Prepare for Thunderstorm
Thunderstorms and lightning are among nature’s most dazzling weather phenomena. When dark storm clouds loom, and bolts of lightning streak across the sky, it can be captivating to watch. They are also among the most common and dangerous weather events, as about 300 people are injured and 80 people are killed every year in the United States due to lightning, according to the Centers for Disease Control and Prevention.
Lightning isn’t the only potential danger during a thunderstorm ”“ strong winds, flash flooding and hail can also accompany these storms. Tornadoes also are possible during severe thunderstorms and may form quickly, so play close attention to weather alerts during any storm.
Though spring in the U.S. is usually the busiest season for severe thunderstorms, they can occur in any season throughout the year.
- Warm, humid conditions offer the most favorable environment for thunderstorms to develop.
- Most deaths and injuries from lightning happen to people who have been caught outdoors in a storm in the afternoon and evening during the summer months.
- Though thunderstorms often bring heavy rainfall, lightning can occur far away from areas of heavy rain.
- If a severe thunderstorm watch or warning has not been issued, that does not mean that a storm isn’t dangerous – thunderstorms that aren’t designated “severe” still can be accompanied by lightning and hail.
- Equate thunder with lightning, even if lightning is not visible where you are. If you can hear thunder, you are close enough to a storm to be struck by lightning.
When Thunderstorms Are Likely
If you find yourself outdoors or in an area where thunderstorms are in the forecast or about to happen, follow these precautions:
- Postpone outdoor activities, and go indoors if you’re outside.
- Go indoors if you’re outside, preferably inside a home or building. Hard top cars offer shelter as well, but avoid convertibles. Although you may be injured if lightning strikes your car, you are much safer inside it than outside.
- Remember the “30-30″ rule: After seeing lightning outside, go indoors if you cannot count to 30 before hearing thunder. Stay inside for 30 minutes after hearing the last clap of thunder.
- Remove dead or rotting trees and branches that could fall or be blown around and cause injury or damage during a thunderstorm.
Family Preparedness Checklist
- Remove dead or rotting trees that could fall on your house or property if struck by lightning.
- Move inside your house or garage anything on your property that could become flying debris.
- Unplug any appliances or electronic equipment.
- Inventory all valuables in the home with pictures or video. Note the approximate value of each item and date of purchase.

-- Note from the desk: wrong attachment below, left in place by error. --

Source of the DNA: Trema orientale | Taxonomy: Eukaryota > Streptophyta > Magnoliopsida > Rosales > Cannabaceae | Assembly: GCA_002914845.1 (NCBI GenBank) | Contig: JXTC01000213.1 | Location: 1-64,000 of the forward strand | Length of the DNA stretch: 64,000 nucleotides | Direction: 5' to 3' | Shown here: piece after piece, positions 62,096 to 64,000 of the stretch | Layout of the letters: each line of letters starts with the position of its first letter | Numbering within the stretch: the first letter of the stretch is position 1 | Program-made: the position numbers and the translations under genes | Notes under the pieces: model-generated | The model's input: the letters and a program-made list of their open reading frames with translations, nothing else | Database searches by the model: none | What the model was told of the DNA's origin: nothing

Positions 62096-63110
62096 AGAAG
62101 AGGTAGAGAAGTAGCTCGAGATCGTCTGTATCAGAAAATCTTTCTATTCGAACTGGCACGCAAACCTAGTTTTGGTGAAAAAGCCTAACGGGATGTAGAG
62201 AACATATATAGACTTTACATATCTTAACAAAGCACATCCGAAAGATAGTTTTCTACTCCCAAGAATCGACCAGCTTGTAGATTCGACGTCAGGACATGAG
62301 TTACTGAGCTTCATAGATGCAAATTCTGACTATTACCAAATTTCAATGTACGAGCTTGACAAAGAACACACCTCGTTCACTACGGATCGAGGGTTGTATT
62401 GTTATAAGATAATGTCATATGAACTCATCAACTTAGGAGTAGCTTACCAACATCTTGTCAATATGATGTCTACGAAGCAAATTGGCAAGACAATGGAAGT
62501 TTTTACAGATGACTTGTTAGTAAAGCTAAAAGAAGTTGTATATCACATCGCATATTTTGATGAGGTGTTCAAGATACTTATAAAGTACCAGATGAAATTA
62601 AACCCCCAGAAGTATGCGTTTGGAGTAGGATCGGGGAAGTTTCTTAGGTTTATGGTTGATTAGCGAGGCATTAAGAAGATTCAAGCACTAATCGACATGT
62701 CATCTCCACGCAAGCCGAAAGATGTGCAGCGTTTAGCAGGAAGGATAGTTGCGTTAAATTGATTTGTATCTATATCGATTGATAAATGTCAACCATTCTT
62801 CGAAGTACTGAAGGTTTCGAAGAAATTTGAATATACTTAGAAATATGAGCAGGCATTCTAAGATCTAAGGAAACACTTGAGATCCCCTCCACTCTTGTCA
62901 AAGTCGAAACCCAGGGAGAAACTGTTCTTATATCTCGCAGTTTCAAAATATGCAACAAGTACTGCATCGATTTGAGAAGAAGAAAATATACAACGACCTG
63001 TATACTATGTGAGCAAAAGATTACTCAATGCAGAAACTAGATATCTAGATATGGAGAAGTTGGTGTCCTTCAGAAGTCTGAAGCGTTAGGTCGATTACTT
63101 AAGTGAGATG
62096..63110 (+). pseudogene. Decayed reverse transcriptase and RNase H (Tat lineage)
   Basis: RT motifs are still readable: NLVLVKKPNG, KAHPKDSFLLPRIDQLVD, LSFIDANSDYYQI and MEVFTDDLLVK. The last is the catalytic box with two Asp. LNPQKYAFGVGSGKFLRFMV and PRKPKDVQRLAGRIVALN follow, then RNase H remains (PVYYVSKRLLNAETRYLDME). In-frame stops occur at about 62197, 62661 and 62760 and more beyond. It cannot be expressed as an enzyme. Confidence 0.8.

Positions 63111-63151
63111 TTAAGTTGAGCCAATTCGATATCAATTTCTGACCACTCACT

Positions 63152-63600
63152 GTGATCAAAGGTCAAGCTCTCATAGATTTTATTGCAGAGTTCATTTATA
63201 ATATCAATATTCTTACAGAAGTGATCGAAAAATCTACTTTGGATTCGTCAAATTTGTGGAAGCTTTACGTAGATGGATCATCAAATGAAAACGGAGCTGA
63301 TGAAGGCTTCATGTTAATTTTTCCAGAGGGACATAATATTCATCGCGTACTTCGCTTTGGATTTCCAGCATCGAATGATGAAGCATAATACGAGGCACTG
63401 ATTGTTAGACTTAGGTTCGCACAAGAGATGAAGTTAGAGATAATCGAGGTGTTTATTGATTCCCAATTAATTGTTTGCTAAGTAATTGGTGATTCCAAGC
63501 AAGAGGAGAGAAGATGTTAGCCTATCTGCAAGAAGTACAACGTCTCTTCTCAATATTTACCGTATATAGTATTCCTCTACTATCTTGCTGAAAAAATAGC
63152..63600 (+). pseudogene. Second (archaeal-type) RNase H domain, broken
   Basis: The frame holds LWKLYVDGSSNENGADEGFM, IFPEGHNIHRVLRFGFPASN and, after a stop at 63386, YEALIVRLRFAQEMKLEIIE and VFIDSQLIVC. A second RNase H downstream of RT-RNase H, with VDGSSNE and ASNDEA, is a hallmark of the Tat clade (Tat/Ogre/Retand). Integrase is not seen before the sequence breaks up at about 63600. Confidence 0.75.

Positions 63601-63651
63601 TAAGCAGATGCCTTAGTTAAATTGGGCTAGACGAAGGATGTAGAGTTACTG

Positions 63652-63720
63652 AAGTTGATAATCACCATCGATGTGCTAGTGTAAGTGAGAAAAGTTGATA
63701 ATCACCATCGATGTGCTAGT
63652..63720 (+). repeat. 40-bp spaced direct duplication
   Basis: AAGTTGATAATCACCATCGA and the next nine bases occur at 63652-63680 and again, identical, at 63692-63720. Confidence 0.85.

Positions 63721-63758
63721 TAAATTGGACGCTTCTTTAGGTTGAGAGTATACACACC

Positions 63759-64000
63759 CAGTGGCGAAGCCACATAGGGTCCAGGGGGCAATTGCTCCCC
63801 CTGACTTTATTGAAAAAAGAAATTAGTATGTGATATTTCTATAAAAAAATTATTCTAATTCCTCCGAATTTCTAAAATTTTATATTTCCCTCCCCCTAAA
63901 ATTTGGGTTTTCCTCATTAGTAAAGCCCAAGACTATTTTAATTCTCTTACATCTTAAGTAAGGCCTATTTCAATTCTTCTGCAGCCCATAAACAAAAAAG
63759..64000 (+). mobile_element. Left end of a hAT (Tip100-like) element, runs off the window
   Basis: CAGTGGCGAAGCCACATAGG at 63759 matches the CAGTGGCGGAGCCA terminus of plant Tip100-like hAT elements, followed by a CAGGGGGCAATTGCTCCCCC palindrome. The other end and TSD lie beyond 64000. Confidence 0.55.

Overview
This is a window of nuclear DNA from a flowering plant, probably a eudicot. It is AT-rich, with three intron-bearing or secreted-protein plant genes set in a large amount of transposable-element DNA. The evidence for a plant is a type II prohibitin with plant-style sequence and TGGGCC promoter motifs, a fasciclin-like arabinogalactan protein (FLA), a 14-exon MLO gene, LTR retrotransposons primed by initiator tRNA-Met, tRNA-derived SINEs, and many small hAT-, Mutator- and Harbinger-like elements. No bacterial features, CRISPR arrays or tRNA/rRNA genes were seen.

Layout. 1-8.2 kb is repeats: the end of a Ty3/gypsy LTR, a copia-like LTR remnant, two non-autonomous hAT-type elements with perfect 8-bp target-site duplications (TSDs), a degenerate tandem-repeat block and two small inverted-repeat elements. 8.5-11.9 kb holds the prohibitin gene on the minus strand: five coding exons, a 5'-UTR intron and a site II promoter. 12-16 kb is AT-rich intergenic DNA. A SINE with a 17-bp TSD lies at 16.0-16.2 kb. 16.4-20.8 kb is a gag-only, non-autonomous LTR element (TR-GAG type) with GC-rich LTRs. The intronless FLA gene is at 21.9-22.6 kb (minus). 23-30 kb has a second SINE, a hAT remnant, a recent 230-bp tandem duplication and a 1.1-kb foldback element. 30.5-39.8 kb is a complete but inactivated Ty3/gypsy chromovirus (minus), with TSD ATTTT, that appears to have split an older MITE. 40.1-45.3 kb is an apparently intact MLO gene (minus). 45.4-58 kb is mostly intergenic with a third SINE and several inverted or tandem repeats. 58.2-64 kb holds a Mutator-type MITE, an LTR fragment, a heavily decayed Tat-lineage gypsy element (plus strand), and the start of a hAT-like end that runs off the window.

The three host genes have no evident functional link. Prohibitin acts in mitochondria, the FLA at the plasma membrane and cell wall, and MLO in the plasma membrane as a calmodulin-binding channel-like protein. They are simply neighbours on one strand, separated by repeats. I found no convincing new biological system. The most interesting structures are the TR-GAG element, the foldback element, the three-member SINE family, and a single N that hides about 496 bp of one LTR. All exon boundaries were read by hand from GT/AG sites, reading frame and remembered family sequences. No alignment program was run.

- Make sure important documents, such as an insurance policy or mortgage papers, are stored in a safe-deposit or safe box.
- Read and understand your insurance policy, especially disclosures.
- Examine your homeowners’ coverage, as well as auto policies.
- Be sure you have adequate coverage and deductibles reasonable for your needs.
- If you have expensive or specialty items (e.g. jewelry, furs, silverware, cameras, collectibles, etc.), speak with your agent about broader coverage, as limits do apply under a homeowners’ policy.
- Sign up for The Weather Channel’s severe weather mobile alerts.
- Listen to NOAA Weather Radio for important updates.
- Consider buying a whole-house surge protector. Whole-house surge protection can protect against lightning strikes or damaged power lines that could cause a fire.
- Protect mementos in waterproof containers and/or take the items with you if you evacuate.
- Take care of your pets. Doghouses aren’t lightning-safe, and dogs that are tied to trees or other tall objects can also be hit by lightning.
What is a thunderstorm? What’s a severe thunderstorm?
- Preceded by a dark sky and sometimes a greenish light, and often accompanied by dark, low-lying clouds, thunderstorms are most common in the spring and summer months across much of the U.S. They may be fast-moving or they may move very slowly, seeming to hover over one location for an extended period of time.
- Thunderstorms usually produce brief periods of heavy rain, typically between 30 minutes to an hour. They can last much longer than this, however, depending on the severity.
- Roughly 10 percent of thunderstorms are classified as “severe thunderstorms,” which means that they produce hail at least 3/4 inch in diameter and have winds that reach speeds of 58 mph or higher. Any thunderstorm that produces a tornado is classified as a severe thunderstorm.